El-Tawhid Juma Circle (also known as “Unity Mosque”) is a gender-inclusive, LGBTQ+ affirming mosque that has chapters all over Canada. What originally began as a small group in Toronto looking for a comfortable space to be themselves and practice Islam, has expanded to include chapters in a multitude of Canadian cities, including Calgary.
Calgary’s chapter was first started in 2013, five years after the founding El-Tawhid in Toronto by El-Farouk Khaki, Dr. Laury Silvers and Troy Jackson in May of 2009. Since then, the group has gone onto include members beyond the LGBTQ+ community, attracting converts that felt out of place in a “traditional” mosque setting, allies and anyone interested in having open discussions.
For the most part, El-Tawhid functions like a “regular” mosque. They believe in love and community, host Friday prayers and sermons and have built strong connections with each other. But the thing that stands out the most about El-Tawhid is that it doesn’t operate out of a traditional, physical mosque, it travels wherever its members are: in coffee shops, homes and (in the summer) outside.
This travelling mosque model comes out of necessity and for the safety of its members. In the past, members (both heterosexual and LGBTQ+ identifying) have received threats for associating with El-Tawhid, threats that have come from the outside world and within Calgary’s Muslim community. Safa Rahman, a longtime supporter of El-Tawhid and queer activist, said that there have been individuals even calling in and asking for a list of members, looking to “out” them to their families and the community. One member was actually outed and was completely rejected by their family.
“Their parents actually told them ‘if we see you again, we will kill you and you're not one of us,’” Zain Ahmed, a facilitator for the Calgary chapter, said.
There have also been instances of people being ostracized for attending El-Tawhid meetings.
“Let's just say we wouldn't necessarily have a Unity meeting in a mosque,” Rahman said. “Our members, who may or may not identify as queer or as allies, wouldn’t necessarily feel welcome or accepted in a traditional Muslim community, because if you are of a different sexual orientation than heterosexual, you’re branded as evil.”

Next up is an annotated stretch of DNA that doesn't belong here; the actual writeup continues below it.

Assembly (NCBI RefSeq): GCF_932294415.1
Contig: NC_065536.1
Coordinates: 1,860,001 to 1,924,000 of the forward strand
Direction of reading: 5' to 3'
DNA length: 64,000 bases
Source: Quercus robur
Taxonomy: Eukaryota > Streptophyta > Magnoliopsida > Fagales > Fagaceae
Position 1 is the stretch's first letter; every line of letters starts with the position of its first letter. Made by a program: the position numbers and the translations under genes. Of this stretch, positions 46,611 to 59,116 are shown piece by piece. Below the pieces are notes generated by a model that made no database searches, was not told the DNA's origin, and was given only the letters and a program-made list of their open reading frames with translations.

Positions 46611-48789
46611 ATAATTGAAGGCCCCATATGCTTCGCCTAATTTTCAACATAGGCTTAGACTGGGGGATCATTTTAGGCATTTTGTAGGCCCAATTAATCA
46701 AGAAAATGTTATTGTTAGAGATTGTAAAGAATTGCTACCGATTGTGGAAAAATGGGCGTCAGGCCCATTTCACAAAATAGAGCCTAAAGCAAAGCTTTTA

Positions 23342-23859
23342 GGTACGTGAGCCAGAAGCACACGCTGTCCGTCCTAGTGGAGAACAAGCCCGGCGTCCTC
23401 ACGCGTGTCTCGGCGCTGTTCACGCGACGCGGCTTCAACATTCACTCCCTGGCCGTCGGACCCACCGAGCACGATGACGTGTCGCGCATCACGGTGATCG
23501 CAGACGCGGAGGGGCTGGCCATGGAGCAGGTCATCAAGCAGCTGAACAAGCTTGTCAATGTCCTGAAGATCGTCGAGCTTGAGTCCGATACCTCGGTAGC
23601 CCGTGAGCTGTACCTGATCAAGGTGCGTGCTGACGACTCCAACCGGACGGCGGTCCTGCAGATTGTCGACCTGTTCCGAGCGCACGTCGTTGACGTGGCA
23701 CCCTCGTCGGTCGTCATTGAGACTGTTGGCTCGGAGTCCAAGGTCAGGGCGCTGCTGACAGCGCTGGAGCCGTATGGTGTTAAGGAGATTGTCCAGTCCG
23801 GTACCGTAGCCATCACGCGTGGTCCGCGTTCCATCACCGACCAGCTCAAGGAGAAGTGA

Haider Ali, like many young Muslims, has grown up with the understanding that homophobia is just something that exists within the community, whether it manifests as an act of violence or in his case, microagressions.
“I came out to high school and then the first few family members I came out to, both of them, their first words were: ‘but you’re Muslim.’ I was like, ‘oh, I can't be both, I have to choose one,’” he said.
As a gay Pakistani Muslim Ali, like many before him, struggled with the intersecting identities that come with being a part of the Muslim community in the city and identifying as something other than the “norm.” It’s something that’s led him to cut-off most ties with Calgary’s Muslim population for self-preservation.
“I feel like I have to identify as Muslim because that's part of the culture that I grew up in,” Ali said. “But in terms of reconciling the two, I feel like I've gone away from identifying as a Muslim because it's only ever caused me grief, anxiety and fear—so over the years I’ve become less religious.”
El-Tawhid attendees have created their own tightly-knit family where they can worship freely in Calgary’s conservative Muslim environment. But they struggle with getting the word out to other potential members, for safety and privacy reasons. Recently, Calgary’s chapter has decided to hold a few events that will be open to the public, which invited its own set of concerns.
“The fear comes from the level of homophobia in the Muslim community and I see it. I’ve heard it in khutbahs [sermons], I’ve even heard it in khutbahs at the University of Calgary,” Ahmed said.
This is a common feeling among El-Tawhid members and part of the reason that the group has become to close.
“It’s extremely concerning that members of the Unity Mosque in Calgary have been subjected to threats and harassment of this nature. No person, regardless of their religion, race, sexual orientation or other characteristics, should have to endure this,” Leila Nasr, a spokesperson for the National Council of Canadian Muslims said. “All forms of hate and intolerance are unacceptable, irrespective of place or perpetrator. But threatening people at their place of worship where they go to find peace and serenity violates a very intimate sense of personal safety which makes this case especially worrying.”
It’s important to note that homophobia and transphobia clearly aren’t just “Muslim issues”—anyone with wifi knows that this is widespread. And like in many communities, it’s important that the conversation is first acknowledged before being shut down.
“It’s really interesting how easy it is for us to ignore an entire community. And there are people that are queer and that are out and a lot them are likely Muslim,” Rahman said. “For those of us who may not be fully agreeable to a lot of the existing communities, it's really hard for us to find each other, and so when we do, we cling to each other.”
And while meeting in secret and having a closed Facebook group has made it difficult for other Muslims to find El-Tawhid, they plan on having a few events that are open to the public to gain some awareness and possibly some new members. This doesn’t mean that the threat that comes with awareness isn’t very real, but they’re prepared to take that on.
“We have to deal with the situation just like we would with any other violent situation,” Ahmed said.
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